How people are using 3D printing to fight equipment shortages, from tech companies to a high school robotics team making 400 face masks a day
- 3D-printing technology offers novel ways for organizations outside of medicine to help fight the
- One high school
roboticsteam in Michigan is 3D-printing 400 face shields a day.
- A UK company that normally prints architectural models is now producing ventilator masks and valves
- A Belgian 3D-printing company designed a hands-free door opener and an oxygen-mask connector meant to help keep COVID-19 patients off ventilators.
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To alleviate the shortages, big companies, universities, and even hobbyists are stepping in.A competitive robotics program called FIRST is working with a team of students from Romeo High School in Michigan to 3D-print face shields for local firefighters. Advertisement
As word spread, the team increased production and partnered with other schools across the country. To date, the team can print up to 400 face shields per day.
"It's pretty cool because you take about a day, you come up with this model, and you're able to in, you know, two hours or something, have the physical model in your hand," Cameron Coesens, a member of the high school's robotics team, told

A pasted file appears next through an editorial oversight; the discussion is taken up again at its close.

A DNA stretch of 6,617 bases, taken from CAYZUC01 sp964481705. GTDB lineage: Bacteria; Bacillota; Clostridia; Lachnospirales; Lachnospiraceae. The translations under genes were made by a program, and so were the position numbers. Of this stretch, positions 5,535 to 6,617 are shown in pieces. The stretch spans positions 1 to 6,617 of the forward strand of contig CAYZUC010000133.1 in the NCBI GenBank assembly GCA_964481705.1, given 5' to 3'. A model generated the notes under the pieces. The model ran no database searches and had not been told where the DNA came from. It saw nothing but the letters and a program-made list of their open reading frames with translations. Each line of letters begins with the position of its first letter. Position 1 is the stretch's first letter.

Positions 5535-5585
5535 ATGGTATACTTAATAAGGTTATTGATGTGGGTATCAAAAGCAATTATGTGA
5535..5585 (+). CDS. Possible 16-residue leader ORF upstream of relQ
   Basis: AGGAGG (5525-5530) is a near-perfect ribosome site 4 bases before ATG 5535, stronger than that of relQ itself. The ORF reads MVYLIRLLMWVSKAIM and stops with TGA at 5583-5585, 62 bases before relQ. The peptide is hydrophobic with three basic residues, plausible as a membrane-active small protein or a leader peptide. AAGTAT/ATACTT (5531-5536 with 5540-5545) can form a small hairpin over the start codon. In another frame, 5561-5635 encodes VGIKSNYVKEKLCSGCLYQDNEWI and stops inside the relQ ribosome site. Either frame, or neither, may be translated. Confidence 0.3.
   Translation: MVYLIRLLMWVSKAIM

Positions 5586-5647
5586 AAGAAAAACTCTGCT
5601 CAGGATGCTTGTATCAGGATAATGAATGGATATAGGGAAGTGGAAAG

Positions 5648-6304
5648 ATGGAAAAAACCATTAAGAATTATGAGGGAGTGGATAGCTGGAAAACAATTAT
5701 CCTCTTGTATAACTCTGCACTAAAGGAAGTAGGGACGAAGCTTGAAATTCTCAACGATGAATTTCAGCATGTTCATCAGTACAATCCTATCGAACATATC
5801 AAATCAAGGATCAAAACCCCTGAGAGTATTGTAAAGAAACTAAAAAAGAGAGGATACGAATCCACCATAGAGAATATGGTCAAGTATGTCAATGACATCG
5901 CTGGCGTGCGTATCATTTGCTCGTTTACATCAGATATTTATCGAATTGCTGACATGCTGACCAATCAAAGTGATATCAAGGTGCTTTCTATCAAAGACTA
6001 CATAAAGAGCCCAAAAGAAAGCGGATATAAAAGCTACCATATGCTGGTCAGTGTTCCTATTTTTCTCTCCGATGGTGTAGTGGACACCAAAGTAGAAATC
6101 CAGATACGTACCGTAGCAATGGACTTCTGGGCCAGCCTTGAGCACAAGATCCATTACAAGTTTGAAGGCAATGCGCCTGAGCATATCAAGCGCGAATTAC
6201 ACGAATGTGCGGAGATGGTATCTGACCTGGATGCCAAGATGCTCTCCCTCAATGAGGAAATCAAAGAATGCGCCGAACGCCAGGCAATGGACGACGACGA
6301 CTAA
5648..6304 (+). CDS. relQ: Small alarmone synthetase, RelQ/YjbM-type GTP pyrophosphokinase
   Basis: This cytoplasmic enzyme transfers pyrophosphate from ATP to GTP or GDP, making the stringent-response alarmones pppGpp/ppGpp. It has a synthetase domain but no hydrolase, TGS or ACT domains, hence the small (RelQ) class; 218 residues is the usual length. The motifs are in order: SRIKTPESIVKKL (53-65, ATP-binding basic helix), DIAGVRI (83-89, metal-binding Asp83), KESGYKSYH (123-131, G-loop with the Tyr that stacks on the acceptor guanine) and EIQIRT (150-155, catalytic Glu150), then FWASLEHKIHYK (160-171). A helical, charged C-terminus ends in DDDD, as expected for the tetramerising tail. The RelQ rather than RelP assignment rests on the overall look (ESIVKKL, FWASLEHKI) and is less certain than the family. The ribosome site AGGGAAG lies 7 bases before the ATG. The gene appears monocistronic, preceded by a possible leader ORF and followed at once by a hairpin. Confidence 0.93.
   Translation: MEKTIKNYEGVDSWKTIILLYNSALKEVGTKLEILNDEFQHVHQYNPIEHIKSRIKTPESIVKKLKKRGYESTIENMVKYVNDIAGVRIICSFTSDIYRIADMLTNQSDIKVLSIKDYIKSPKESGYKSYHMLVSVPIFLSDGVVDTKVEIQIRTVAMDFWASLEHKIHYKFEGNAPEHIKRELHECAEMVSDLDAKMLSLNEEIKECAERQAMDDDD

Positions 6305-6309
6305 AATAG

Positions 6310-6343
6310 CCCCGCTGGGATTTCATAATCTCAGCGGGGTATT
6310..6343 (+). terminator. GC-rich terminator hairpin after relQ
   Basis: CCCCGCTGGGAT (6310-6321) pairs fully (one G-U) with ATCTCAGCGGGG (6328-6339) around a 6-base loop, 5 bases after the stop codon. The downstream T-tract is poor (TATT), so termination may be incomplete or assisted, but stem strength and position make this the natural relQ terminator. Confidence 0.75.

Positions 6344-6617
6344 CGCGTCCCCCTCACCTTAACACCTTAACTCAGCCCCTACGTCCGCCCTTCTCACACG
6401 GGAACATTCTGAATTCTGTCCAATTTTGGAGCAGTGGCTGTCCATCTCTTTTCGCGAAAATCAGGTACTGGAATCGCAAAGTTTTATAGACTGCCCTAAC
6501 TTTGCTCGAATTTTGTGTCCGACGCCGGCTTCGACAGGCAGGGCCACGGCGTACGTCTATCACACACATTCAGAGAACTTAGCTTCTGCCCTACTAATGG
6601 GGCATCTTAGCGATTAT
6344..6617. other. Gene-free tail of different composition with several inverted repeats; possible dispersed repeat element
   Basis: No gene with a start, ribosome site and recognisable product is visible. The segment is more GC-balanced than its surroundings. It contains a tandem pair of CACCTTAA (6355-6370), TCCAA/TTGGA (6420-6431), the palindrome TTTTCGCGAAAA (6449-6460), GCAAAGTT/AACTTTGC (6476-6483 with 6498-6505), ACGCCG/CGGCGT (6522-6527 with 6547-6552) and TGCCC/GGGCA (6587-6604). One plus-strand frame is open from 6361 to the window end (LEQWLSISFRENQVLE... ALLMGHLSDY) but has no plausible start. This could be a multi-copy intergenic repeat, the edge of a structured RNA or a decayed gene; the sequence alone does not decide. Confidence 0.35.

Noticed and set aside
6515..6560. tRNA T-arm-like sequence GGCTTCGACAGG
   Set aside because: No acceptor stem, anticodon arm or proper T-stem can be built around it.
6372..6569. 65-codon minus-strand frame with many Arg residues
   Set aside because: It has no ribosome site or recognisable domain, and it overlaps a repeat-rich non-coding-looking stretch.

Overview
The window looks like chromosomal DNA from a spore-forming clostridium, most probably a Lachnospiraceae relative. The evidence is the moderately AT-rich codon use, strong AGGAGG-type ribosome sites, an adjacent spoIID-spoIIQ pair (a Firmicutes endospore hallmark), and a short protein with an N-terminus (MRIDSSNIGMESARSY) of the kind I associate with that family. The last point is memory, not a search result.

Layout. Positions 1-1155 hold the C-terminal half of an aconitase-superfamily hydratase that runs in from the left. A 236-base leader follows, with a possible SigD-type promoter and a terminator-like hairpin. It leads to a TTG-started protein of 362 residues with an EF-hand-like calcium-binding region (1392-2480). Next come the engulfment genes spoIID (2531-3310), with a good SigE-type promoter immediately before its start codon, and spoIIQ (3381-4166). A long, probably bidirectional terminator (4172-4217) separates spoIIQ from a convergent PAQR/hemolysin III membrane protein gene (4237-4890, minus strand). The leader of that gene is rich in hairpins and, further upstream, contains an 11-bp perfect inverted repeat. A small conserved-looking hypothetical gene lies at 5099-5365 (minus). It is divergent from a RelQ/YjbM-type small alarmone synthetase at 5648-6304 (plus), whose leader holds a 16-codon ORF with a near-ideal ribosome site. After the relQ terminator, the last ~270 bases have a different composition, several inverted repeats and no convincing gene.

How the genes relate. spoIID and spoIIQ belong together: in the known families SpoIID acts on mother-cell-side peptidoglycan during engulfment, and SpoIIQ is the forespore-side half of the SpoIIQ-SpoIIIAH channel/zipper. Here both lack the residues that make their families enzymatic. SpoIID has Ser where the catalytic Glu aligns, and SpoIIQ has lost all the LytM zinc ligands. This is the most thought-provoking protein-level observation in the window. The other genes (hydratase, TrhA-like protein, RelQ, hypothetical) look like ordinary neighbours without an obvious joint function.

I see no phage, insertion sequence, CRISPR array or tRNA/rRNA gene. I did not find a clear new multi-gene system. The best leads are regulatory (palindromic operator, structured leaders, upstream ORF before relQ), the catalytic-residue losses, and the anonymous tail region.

"It's been really, really neat, really inspirational to see how the kids have stepped up."But face shields are from the only high-demand product being produced. Hobs 3D, a UK company that normally prints architectural models, is now producing ventilator masks and valves. And Materialise, one of the world's largest 3D-printing companies headquartered in Belgium, recently designed this hands-free door opener to prevent the spread of the coronavirus. It gave the design away for free online and encouraged anyone with 3D printers to make more. Advertisement
The design has been downloaded over 60,000 times.Business Insider